Dhallenne wins Mini Transat production

Published on November 14th, 2021

(November 14, 2021; Day 17) – Today at 13:32 UTC, Hugo Dhallenne crossed the finish line in the second leg of the Mini Transat EuroChef, completing the 2,700 theoretical miles of the course between Santa Cruz de La Palma and Saint-François in first place in the production boat category.

The sailor from Saint Malo, who posted a second place in the first act, 1h52 behind leader Melwin Fink, has demonstrated utter brilliance as well as extraordinary commitment both physically and mentally.

Lamenting mixed results at the start, followed by a westerly option, he had a change of heart and started hurtling due south, crossing back through the whole of the fleet. From then on, the skipper of the Maxi 6.50 flying the flag of the Yacht Club de Saint-Lunaire managed to keep up a near impossible pace.

This furious rhythm enabled him to pull off an incredible comeback that ultimately led to a searing leg win and with it victory in the overall ranking (prior to the jury’s decision). Here is an interview after finishing:

After a mixed start to the race, you’ve managed to secure the win and go on to treat yourself to victory in the overall ranking (barring protests) in the production boat category in this 23rd Mini Transat EuroChef. How do you feel?
I gave it everything. I haven’t had much sleep for the past 48 hours and I’m very happy to make the finish. At the start, we headed westwards with a strong group, including a very large proportion of the leaders in the overall ranking after the first leg.

There were some tactics on the cards and we battled well, but when we realized that it was working to the south, that kind of poured cold water on our efforts. It was important to remain mentally strong.

On a personal level, I admit that I really cracked, but then I decided to cross the racetrack and head south. The snag was that once I got there, the trade wind had literally disappeared. That was another real let-down but I dug deep. I gave, gave and gave to the last.

Why did you initially favor the west?
In reality we were playing a curve in a ridge of high pressure with the idea of linking onto some good angles with which to drop down to Guadeloupe, but things didn’t go as I’d hoped. Added to that, to dive back down to the south had its complications because it involved angles of progression which were not favorable. The blow struck home, then I stopped listening to the rankings. All I listened to was the weather and I sailed flat out due south. I’ve certainly covered some miles! (Laughs)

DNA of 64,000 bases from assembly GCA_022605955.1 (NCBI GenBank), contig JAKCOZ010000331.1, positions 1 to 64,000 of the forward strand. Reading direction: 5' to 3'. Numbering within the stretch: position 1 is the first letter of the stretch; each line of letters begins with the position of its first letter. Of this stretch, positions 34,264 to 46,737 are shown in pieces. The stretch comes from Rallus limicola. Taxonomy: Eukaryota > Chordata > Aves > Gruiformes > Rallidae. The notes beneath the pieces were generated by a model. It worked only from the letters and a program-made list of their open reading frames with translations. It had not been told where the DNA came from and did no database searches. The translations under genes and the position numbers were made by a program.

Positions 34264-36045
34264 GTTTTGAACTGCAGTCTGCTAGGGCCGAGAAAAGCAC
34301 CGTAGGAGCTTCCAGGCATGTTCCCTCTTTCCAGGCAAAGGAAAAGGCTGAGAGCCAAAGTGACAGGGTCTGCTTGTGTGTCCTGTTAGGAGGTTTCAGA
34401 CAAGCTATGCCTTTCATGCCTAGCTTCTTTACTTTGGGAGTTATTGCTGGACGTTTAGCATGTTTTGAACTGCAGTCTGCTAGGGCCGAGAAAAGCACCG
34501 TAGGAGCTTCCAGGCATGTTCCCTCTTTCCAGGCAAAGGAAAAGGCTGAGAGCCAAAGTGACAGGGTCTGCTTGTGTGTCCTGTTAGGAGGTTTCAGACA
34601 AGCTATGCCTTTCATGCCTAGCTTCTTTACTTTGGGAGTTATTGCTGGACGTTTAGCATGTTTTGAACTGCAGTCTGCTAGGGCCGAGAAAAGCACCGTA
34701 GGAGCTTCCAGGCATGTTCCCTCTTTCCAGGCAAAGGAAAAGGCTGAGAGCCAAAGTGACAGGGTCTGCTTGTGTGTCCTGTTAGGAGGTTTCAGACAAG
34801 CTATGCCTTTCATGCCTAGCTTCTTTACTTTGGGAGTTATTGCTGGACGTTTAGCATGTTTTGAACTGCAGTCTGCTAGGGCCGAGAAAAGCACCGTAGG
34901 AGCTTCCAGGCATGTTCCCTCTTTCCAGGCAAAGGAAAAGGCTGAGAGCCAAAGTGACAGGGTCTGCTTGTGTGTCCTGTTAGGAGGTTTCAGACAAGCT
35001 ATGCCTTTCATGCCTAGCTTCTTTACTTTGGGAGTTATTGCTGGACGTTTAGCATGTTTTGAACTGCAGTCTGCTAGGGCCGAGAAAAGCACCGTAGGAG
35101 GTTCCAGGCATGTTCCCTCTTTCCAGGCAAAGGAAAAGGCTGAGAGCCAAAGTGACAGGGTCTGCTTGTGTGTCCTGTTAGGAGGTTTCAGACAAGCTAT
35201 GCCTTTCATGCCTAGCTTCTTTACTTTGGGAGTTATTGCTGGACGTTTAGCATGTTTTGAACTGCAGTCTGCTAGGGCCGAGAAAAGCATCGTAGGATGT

You maintained a hellish pace, making up between 10 and 20 miles a day, even more than that at times, in relation to all your rivals. How do you manage to sail so quickly, all the time?
I slept for 20-minute chunks between 10:00 and 14:00 hours each day, when the sun was at its hottest. During the last two days, I only slept for two 30-minutes chunks. I really spared myself no pains but equally I have no regrets. I had doubts, but I managed to dig deep.

After I cracked when I saw that the true trade wind wasn’t there, I quickly rallied my spirits again. I slept, I ate and then I set off again. I began listening out for the position reports. At one point I heard that I was 70 miles shy of the leader and said to myself “oh, oh!”.

At that point I put pedal to the metal again and we were firing on all cylinders. It wasn’t easy because in the Mini, you don’t know where your rivals are. You try to position yourself wherever you feel is best. When I overtook Albi (Alberto Riva, editor’s note), I reflected how cool that was as he’s someone who’s very quick. Everything came together nicely, but as I’ve said, I gave a great deal.

What did you feel when you crossed the finish line?
Until you cross the line, you know that anything can happen, especially so when you have absolutely no clue where the others are. The last 24 hours were fairly complicated, with a fair few squalls in every direction, as well as quite a lot of sargassum. As a result, I wasn’t very quick. I was really scared that the others would benefit from more favorable conditions and catch up.

What lessons will you take from your transatlantic passage?
That you have to be mentally strong! That is absolutely essential because you have no information. The weather forecast spans a 48-hour period. You don’t know where you’re going. You really need to be solid, hold your course and continue making headway, no matter what.

What’s next?
I’d really love to do the Figaro if I can find the money.

Race detailsEntry listTracker

After a one day postponement due to storms, the 23rd edition of the Mini Transat, reserved for the Mini 6.50, the smallest offshore racing class at 21-feet, saw the first stage get underway on September 27, 2021.

A notable proving ground for sailors with shorthanded aspirations, it is also test platform for new boat types, with 65 competitors entering in the production division for manufactured boats while the prototype division has 25 entrants with custom designs.

Held biennially, with limited participation for safety that includes strict qualification guidelines, the 4,050 nm course is divided in two parts: Les Sables d’Olonne (France) to Santa Cruz de La Palma in the Canaries (Spain), restarting on October 29 for the finish at Saint-François in Guadeloupe.

Source: Mini Transat

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